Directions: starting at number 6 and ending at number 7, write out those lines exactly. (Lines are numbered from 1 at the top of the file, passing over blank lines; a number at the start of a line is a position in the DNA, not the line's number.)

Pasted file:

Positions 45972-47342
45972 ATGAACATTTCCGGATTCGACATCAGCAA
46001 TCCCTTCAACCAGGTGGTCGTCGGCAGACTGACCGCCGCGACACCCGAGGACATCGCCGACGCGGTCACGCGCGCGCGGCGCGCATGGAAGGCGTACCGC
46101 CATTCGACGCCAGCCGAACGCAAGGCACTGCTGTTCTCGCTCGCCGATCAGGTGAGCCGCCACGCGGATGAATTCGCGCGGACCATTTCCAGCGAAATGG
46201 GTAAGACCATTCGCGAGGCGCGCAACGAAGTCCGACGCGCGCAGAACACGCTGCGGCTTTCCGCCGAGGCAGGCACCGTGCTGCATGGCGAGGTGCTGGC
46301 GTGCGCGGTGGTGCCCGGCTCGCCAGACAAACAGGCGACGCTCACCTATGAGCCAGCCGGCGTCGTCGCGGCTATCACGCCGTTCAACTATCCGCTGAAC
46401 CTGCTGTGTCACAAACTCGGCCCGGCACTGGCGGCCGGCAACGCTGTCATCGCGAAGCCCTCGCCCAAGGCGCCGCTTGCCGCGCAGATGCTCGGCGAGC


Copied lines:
46301 GTGCGCGGTGGTGCCCGGCTCGCCAGACAAACAGGCGACGCTCACCTATGAGCCAGCCGGCGTCGTCGCGGCTATCACGCCGTTCAACTATCCGCTGAAC
46401 CTGCTGTGTCACAAACTCGGCCCGGCACTGGCGGCCGGCAACGCTGTCATCGCGAAGCCCTCGCCCAAGGCGCCGCTTGCCGCGCAGATGCTCGGCGAGC